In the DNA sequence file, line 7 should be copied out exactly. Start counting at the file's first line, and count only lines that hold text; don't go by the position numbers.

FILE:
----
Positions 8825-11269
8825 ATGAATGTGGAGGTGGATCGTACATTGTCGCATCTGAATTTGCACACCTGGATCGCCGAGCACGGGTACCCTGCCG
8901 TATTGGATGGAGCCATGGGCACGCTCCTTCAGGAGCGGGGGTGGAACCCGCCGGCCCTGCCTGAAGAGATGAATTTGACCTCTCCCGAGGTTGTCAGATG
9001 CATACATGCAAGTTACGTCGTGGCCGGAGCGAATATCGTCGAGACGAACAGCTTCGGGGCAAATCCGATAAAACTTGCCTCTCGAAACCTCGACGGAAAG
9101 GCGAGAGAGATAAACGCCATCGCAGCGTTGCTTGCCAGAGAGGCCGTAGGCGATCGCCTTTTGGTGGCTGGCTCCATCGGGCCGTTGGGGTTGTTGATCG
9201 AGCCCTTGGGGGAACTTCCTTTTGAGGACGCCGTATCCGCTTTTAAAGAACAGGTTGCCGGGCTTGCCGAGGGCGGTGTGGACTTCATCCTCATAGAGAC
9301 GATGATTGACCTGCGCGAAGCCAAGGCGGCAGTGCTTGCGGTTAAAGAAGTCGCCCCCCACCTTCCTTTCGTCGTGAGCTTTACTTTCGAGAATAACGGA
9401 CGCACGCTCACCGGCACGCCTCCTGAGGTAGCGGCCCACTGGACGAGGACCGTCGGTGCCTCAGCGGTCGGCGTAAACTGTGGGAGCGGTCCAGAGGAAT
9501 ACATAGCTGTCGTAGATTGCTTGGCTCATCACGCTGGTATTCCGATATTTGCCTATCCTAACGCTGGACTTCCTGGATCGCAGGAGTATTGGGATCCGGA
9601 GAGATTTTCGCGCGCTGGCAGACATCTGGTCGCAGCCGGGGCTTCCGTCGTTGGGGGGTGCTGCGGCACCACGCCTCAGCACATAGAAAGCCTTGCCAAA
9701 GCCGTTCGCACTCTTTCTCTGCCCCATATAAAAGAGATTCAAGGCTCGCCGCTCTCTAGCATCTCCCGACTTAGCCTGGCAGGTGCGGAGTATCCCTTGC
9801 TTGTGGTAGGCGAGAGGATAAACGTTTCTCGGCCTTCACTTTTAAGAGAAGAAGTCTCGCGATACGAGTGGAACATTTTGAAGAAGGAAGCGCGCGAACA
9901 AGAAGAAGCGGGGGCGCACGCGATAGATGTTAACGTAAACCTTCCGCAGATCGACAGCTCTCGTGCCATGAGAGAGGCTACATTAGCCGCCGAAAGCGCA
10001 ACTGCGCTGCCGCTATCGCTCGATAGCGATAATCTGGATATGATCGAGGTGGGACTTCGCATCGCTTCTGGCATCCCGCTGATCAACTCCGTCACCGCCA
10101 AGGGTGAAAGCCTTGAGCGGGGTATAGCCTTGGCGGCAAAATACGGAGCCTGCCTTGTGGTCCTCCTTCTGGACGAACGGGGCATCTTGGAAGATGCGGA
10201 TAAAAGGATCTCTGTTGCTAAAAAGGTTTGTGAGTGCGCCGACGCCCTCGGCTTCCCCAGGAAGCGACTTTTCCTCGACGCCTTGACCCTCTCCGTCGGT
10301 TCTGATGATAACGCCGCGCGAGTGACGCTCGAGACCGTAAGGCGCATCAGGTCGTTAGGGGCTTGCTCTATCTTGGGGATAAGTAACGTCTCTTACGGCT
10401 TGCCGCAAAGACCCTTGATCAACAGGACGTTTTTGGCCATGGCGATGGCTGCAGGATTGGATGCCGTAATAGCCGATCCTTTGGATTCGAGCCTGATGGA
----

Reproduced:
9301 GATGATTGACCTGCGCGAAGCCAAGGCGGCAGTGCTTGCGGTTAAAGAAGTCGCCCCCCACCTTCCTTTCGTCGTGAGCTTTACTTTCGAGAATAACGGA